Three Implications from Our Report on CPS College Enrollment and Retention During the Pandemic

In a relatively normal year, spring is a complicated time for CPS seniors, many of whom depend on their counselors, teachers, and other adults for support with financial aid packages and complex college decisions. In conversations with peers and adults, they grapple with how different post-secondary choices will affect their identities, relationships, and future.

William Delgado

William Delgado is a Postdoctoral Scholar at the University of Chicago and an Affiliated Researcher at the UChicago Consortium. He is currently working on the REACH project to examine teacher quality. He also studies human decision-making, with a focus on parents. His overarching goal is to understand and address inequality in opportunities and to foster human potential. His fields of interests include labor economics, economics of education, and behavioral economics.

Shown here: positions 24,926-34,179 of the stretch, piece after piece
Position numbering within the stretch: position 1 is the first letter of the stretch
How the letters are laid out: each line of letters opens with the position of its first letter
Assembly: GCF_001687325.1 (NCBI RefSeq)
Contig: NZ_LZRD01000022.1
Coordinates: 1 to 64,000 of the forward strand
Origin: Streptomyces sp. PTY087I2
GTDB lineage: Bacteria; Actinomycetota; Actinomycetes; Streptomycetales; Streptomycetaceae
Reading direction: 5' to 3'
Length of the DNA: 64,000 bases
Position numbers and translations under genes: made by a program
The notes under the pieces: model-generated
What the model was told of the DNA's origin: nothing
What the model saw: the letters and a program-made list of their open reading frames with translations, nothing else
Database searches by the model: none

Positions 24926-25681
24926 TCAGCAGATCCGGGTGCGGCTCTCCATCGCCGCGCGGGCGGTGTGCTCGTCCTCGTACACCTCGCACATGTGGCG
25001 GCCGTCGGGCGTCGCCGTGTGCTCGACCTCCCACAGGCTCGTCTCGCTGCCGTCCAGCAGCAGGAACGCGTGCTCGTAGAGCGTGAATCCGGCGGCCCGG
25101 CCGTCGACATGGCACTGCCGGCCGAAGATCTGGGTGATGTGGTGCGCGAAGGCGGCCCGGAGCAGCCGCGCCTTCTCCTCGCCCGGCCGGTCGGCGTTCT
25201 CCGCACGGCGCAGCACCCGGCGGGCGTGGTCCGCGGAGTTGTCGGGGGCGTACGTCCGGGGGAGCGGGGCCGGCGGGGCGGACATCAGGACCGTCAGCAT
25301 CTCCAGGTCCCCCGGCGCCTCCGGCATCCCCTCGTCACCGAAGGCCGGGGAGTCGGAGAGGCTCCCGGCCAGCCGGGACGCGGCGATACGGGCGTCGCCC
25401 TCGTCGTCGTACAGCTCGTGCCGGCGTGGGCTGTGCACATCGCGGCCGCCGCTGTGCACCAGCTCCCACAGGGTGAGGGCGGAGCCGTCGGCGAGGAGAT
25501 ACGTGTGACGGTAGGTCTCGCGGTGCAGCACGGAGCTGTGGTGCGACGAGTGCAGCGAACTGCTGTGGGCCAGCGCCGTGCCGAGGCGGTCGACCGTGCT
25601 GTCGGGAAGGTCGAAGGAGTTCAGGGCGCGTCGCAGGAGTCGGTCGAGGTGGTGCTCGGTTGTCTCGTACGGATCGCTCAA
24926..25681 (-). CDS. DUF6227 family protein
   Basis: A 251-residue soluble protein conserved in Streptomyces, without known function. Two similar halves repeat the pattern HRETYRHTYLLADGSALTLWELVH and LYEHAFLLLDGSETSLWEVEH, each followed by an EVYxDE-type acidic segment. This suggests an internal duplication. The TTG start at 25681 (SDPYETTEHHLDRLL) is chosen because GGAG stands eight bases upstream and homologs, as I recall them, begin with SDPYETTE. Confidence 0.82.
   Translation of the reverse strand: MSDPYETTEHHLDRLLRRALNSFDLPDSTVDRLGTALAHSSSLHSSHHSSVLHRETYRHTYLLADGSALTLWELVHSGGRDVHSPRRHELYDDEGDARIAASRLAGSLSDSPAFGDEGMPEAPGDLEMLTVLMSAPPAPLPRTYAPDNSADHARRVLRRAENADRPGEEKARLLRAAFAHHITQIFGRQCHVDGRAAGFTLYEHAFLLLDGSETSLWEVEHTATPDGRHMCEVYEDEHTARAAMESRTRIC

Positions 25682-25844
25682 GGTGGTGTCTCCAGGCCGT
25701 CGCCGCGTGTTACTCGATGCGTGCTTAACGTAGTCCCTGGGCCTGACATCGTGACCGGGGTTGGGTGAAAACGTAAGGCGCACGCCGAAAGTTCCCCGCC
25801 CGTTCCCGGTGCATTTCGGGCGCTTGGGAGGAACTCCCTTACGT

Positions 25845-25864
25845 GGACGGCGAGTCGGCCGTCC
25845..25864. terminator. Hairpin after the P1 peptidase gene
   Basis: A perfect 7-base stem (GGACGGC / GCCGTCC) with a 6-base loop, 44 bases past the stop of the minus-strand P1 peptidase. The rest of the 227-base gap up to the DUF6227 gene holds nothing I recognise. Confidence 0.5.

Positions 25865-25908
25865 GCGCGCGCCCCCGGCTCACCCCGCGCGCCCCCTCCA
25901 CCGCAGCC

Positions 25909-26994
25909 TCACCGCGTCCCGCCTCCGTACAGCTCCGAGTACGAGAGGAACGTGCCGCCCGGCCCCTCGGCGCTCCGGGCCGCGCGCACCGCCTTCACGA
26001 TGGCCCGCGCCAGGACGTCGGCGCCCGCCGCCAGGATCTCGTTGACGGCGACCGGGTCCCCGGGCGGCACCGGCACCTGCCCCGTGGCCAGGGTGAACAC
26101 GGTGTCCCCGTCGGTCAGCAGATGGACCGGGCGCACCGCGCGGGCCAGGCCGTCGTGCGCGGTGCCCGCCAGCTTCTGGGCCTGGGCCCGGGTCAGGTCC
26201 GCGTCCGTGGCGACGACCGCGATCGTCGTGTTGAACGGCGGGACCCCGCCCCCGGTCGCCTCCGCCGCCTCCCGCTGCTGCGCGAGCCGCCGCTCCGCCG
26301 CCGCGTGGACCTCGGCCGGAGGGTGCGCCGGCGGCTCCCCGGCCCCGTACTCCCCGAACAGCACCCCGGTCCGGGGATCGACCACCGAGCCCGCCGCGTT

College During the Pandemic

Key Findings

  • CPS graduates from the class of 2020 were about as likely to enroll in a four-year college as previous cohorts: 41.8 percent in 2019 vs. 40.8 percent in 2020.
  • CPS graduates from the class of 2019 were slightly more likely than previous cohorts to remain in four-year colleges between spring and fall 2020: 81.5 percent in 2019 vs. 84.1 percent in 2020.
  • CPS graduates from the class of 2020 were less likely to enroll in a two-year college: 20.0 percent in 2019 vs.
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